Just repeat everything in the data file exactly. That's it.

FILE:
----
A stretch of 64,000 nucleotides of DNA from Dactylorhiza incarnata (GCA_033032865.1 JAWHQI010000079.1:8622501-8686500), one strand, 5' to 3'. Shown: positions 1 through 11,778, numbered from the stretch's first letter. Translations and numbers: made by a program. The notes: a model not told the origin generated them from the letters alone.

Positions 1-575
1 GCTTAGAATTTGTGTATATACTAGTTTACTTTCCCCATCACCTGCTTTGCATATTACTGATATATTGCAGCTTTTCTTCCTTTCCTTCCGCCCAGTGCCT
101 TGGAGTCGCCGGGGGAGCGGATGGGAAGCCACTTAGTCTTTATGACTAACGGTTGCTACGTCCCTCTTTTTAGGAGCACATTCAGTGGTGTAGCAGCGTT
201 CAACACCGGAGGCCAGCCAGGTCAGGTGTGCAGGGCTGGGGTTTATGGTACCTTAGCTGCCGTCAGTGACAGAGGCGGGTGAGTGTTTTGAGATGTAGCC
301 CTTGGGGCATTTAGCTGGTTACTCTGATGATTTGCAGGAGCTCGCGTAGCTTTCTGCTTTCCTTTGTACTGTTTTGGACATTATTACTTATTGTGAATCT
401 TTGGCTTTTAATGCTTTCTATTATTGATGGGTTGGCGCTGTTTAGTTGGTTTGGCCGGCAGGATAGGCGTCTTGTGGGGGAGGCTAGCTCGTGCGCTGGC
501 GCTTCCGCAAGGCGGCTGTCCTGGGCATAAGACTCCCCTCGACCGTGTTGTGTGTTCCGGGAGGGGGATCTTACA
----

A stretch of 64,000 nucleotides of DNA from Dactylorhiza incarnata (GCA_033032865.1 JAWHQI010000079.1:8622501-8686500), one strand, 5' to 3'. Shown: positions 1 through 11,778, numbered from the stretch's first letter. Translations and numbers: made by a program. The notes: a model not told the origin generated them from the letters alone.

Positions 1-575
1 GCTTAGAATTTGTGTATATACTAGTTTACTTTCCCCATCACCTGCTTTGCATATTACTGATATATTGCAGCTTTTCTTCCTTTCCTTCCGCCCAGTGCCT
101 TGGAGTCGCCGGGGGAGCGGATGGGAAGCCACTTAGTCTTTATGACTAACGGTTGCTACGTCCCTCTTTTTAGGAGCACATTCAGTGGTGTAGCAGCGTT
201 CAACACCGGAGGCCAGCCAGGTCAGGTGTGCAGGGCTGGGGTTTATGGTACCTTAGCTGCCGTCAGTGACAGAGGCGGGTGAGTGTTTTGAGATGTAGCC
301 CTTGGGGCATTTAGCTGGTTACTCTGATGATTTGCAGGAGCTCGCGTAGCTTTCTGCTTTCCTTTGTACTGTTTTGGACATTATTACTTATTGTGAATCT
401 TTGGCTTTTAATGCTTTCTATTATTGATGGGTTGGCGCTGTTTAGTTGGTTTGGCCGGCAGGATAGGCGTCTTGTGGGGGAGGCTAGCTCGTGCGCTGGC
501 GCTTCCGCAAGGCGGCTGTCCTGGGCATAAGACTCCCCTCGACCGTGTTGTGTGTTCCGGGAGGGGGATCTTACA